Humpback Humpback
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Humpback Whale Migration Update: April 12, 2000

Today's Report Includes:

Greetings from the Stellwagen Bank National Marine Sanctuary
Humpback whales are starting to show up in greater numbers on Stellwagen Bank, according to right whale researchers who are making regular patrols. In addition, although whale watching doesn't really start in force until May, an occasional commercial whale watch boat has been out and has reported seeing whales.

Who Are These Early Arrivers?
Within the next week the Sanctuary will be supporting a research cruise by the Center for Coastal Studies to determine who these early arrivers are. David Mattila, chief scientist on the project, reports that the researchers will photograph the flukes (for positive identification in the lab), take skin samples if possible (to determine family relationships based on DNA testing), and record behaviors. The researchers don't expect to see mothers and calves for quite some time yet as they tend to leave the calving grounds last. Researchers are curious, however, as to the travel patterns of the other parts of the population; the adult males, the non-pregnant females, the newly pregnant females (who will calve next winter), and the juveniles.

Dominican Republic Humpbacks Come and Go Earlier
I was able to contact Kim Beddall, a whale watch operator based in the Dominican Republic. Kim is a co-founder of a group that helps manage the Samana Bay whale sanctuary. She reports that there were lots of whales in the Bay, right through the end of March (the official end of the whale watch season).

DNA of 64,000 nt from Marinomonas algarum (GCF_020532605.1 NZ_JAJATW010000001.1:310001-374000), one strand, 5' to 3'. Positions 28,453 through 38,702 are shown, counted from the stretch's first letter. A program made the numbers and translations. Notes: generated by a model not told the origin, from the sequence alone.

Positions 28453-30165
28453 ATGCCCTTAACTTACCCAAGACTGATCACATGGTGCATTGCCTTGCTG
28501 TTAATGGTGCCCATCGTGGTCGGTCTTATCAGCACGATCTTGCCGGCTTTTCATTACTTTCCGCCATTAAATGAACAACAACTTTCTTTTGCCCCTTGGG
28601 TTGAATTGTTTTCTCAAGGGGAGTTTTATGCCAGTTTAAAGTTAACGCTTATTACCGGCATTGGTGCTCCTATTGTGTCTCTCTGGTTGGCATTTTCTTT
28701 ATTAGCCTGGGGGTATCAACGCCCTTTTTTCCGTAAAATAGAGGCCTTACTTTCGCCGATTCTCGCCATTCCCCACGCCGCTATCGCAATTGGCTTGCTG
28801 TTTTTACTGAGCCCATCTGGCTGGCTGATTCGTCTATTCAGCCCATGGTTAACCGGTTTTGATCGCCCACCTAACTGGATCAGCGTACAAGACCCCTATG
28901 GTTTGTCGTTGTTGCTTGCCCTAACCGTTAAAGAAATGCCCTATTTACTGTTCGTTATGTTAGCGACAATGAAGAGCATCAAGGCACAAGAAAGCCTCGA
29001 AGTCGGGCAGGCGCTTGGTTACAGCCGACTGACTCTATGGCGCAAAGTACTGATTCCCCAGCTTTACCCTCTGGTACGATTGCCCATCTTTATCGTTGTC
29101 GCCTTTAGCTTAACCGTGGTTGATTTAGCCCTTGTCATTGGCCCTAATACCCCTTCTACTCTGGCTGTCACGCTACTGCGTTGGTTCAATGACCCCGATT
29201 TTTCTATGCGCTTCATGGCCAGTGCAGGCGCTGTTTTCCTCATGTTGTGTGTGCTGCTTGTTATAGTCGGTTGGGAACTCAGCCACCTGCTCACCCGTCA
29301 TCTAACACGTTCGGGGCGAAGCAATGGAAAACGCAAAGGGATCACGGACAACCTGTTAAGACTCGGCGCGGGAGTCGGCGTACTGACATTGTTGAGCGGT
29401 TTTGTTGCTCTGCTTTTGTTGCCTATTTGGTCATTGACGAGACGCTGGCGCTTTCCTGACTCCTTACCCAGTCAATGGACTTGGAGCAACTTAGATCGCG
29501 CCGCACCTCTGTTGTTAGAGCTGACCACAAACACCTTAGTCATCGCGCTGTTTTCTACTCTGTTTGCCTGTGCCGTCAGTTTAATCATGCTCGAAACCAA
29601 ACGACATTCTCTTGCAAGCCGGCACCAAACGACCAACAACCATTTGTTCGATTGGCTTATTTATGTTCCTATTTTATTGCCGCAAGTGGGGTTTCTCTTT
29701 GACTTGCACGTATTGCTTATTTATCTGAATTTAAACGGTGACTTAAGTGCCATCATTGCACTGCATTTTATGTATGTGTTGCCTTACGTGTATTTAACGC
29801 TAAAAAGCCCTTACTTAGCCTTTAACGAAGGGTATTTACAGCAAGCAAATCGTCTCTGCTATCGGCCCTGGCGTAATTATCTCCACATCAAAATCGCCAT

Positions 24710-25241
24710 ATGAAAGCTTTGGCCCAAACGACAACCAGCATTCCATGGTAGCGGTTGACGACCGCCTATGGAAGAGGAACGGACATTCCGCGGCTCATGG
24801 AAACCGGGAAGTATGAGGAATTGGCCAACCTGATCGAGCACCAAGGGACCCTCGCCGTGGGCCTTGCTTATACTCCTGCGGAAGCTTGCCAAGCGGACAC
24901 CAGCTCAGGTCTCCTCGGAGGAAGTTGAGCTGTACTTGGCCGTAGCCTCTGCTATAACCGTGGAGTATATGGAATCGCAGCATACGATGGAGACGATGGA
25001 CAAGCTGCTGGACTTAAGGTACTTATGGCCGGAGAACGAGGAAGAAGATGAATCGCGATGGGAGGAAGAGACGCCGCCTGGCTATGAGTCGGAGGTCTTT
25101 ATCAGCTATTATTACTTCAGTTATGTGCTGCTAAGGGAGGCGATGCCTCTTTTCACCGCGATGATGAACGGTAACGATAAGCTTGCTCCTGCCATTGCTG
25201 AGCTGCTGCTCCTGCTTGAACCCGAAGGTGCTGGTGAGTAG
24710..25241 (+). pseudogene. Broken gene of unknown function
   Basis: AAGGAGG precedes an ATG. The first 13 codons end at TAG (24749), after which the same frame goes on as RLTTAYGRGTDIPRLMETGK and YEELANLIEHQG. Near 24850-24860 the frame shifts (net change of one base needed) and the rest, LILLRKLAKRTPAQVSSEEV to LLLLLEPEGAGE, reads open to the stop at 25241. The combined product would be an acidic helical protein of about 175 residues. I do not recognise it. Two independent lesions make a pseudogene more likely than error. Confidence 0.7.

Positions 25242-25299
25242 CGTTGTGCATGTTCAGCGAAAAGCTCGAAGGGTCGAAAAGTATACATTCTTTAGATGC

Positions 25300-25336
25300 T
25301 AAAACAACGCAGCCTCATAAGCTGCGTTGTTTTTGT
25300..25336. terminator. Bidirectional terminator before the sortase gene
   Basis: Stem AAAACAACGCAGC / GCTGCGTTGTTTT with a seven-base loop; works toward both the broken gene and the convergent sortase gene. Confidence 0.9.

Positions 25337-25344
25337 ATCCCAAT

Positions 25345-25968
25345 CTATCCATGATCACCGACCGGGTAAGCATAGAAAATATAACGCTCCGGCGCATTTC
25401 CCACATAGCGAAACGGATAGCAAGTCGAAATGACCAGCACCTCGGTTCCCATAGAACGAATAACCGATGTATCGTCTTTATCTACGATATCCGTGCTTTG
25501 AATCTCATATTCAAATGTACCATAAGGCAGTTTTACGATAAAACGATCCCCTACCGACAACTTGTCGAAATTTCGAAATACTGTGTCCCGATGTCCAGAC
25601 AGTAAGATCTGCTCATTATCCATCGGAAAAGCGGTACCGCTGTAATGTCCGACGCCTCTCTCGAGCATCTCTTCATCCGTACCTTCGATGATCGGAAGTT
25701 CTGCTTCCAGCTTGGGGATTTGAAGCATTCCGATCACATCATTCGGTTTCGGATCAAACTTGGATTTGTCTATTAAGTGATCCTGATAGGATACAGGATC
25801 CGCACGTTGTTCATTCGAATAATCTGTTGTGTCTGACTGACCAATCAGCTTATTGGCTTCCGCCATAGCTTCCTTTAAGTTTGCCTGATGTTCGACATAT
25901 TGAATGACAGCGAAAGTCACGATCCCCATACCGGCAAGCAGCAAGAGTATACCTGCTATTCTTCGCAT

Kim noticed that although the total numbers were similar to last year, this year Kim felt the peak number of whales occurred a bit earlier than last year (third week in February 2000 verses the first week in March 1999). The whales started coming in a bit later than last year. Sightings were slim in mid-January, but by mid-February the whales were there in force. Kim also believes the whales started leaving a bit earlier; by March 15th most of the whales still there were mother-calf pairs.

Challenge Question #9
"What factors could influence this year's humpback migration to arrive and leave earlier than last year's?"

(To respond to this question please follow the instructions below.)

Whales Showing Lots of Baleen
Kim saw large surface-active groups (social behaviors common to the area), and some unusual behaviors. Usually the whales keep their mouths closed in the southern grounds, but this year many whales, including the young, were coming to the surface with open mouths and baleen quite apparent (something we see all the time up at Stellwagen Bank, which is a feeding area). According to Kim, they couldn't see any food in the whales' mouths, but that is not to say that these weren't cases of opportunistic feeding (on schools of small bait fish in the bay).

Objective vs. Subjective Observations
There are two ways to write a description of something that happened. One way uses observations that are made objectively, or with a scientific basis. The other description uses subjective observations. These are observations described using personal feelings.

Kim's two-part report today is interesting and valuable to us. It gives us a look at some whale behavior that she has observed in the Dominican Republic. She told us that it contains her personal observations and is not a scientific report. Did you notice any words in her observations that would lead you to think they were personal rather than scientific? Underline the words in her report and then answer this question.

Challenge Question #10:
"Which words in Kim's two-part report show that the observations are subjective? Which words describe more objective observations?"

(To respond to this question please follow the instructions below.)

Whale Safety is Top Priority